Rathinasabapathy, G; Rajendran, L; Tamil Nadu Veterinary and Animal Sciences University (e-Science World, 2010)
      This paper intends to observe and compare the R&D output on ‘Buffaloes’ by the researchers in India and Pakistan. The chosen study period is 55 years (1955-2009) and CAB Direct Online is the source database for this research. During the period (1955 – 2009) a total of 9,096 and 706 publications were published by the scientists of India and Pakistan respectively on buffalo research and India is the top producing country with 9,096 papers (92.80%) followed by Pakistan with 706 papers (7.20%). The average number of publications published per year by India and Pakistan were 165 and 12 respectively. The spurt in the literature output of India and Pakistan were reported during 2001-2009 and 1991-2000 respectively. The study also reports the most preferred journals and most productive authors in India and Pakistan. This study also provides an inventory and scientometric dimensions of publications on buffalo research by India and Pakistan.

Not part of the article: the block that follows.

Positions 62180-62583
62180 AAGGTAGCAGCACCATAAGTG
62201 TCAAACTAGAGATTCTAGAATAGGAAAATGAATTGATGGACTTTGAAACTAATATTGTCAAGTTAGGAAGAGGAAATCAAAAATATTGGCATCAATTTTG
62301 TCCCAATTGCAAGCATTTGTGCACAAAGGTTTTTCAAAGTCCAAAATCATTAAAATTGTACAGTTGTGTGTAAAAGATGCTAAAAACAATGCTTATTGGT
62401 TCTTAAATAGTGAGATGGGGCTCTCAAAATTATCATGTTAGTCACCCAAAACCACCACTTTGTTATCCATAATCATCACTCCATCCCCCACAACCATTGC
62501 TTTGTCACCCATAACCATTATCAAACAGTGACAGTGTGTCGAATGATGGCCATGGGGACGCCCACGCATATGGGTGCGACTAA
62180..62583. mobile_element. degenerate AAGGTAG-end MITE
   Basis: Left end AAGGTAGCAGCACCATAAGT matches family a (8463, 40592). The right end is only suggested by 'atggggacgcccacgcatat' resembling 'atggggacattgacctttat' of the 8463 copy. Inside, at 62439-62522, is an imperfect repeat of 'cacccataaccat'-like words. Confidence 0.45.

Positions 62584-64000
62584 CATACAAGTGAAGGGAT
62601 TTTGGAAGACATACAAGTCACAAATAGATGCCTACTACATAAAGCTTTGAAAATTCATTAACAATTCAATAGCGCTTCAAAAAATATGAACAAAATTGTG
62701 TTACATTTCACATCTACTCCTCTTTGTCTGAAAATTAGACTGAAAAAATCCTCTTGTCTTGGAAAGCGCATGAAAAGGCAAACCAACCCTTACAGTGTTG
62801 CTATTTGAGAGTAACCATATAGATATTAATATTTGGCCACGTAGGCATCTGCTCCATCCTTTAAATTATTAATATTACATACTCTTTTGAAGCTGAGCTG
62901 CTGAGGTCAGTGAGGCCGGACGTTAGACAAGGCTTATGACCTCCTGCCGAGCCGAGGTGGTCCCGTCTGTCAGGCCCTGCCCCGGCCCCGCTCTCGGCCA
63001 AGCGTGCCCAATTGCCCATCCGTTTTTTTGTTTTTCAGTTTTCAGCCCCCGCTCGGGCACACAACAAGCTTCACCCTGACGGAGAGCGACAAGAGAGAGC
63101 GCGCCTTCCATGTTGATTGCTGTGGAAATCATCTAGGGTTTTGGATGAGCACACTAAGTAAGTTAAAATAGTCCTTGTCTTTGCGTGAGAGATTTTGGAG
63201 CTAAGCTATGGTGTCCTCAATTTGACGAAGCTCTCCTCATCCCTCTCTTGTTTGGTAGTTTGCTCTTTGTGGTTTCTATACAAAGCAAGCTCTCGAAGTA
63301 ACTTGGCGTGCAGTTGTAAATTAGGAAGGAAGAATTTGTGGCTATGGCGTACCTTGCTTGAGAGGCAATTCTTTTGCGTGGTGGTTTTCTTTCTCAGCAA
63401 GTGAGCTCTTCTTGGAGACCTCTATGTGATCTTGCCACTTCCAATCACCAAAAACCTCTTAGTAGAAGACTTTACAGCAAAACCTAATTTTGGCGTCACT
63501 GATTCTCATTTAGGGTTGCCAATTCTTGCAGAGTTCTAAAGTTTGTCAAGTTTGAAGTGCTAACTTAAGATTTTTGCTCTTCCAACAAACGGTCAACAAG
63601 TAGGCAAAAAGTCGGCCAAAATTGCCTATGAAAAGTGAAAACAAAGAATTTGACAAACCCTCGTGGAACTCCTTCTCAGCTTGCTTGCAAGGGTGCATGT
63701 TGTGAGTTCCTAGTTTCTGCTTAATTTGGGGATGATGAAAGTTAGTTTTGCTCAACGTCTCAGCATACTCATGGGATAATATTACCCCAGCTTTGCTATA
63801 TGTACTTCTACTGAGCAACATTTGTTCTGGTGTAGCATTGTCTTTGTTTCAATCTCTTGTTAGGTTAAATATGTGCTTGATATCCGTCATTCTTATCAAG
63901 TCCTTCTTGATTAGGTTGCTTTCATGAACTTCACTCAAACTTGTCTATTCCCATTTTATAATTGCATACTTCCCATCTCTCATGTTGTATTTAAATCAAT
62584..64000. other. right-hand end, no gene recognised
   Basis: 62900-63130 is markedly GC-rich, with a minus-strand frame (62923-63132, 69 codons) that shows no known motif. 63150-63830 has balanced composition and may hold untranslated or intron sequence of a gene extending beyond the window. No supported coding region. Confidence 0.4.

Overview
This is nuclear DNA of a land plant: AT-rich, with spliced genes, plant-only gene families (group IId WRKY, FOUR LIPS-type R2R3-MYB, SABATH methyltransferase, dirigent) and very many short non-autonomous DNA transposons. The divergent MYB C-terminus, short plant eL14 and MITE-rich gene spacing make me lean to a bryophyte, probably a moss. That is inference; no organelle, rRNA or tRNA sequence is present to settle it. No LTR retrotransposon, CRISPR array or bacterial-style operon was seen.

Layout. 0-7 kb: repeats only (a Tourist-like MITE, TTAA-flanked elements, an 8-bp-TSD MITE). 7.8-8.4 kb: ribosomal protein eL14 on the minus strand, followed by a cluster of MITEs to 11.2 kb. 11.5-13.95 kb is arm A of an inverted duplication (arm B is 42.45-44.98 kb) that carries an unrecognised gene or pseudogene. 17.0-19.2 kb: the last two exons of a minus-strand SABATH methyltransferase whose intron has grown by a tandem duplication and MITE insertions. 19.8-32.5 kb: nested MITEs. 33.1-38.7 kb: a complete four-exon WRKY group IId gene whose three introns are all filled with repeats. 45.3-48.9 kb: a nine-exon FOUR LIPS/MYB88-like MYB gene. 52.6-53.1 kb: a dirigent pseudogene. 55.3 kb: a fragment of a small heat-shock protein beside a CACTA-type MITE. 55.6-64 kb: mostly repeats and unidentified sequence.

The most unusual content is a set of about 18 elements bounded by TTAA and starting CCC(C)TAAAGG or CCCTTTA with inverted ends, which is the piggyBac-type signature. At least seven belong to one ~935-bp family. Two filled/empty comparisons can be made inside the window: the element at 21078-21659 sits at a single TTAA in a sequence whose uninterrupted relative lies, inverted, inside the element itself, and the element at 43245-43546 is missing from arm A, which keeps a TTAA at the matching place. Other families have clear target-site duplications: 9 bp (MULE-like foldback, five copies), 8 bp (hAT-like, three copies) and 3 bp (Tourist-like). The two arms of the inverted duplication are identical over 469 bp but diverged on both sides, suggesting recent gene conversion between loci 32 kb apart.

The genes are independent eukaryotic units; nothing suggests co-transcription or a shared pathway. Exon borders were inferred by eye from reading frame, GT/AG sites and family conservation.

• Scoping study of KOS registries

      Tudhope, Douglas (2007-09)
      A 6 month Joint Information Systems Committee (JISC) funded project on a terminology registry scoping study led by UKOLN in collaboration with Glamorgan and OCLC is just starting. This study aims to analyse issues related to potential delivery of a Terminology Registry as a shared infrastructure service within the JISC Information Environment. It will consider how a Registry might support development of terminology and other services within the context of a services oriented environment. The study is briefly outlined along with some previous work in this presentation. The author welcomes input and suggestions.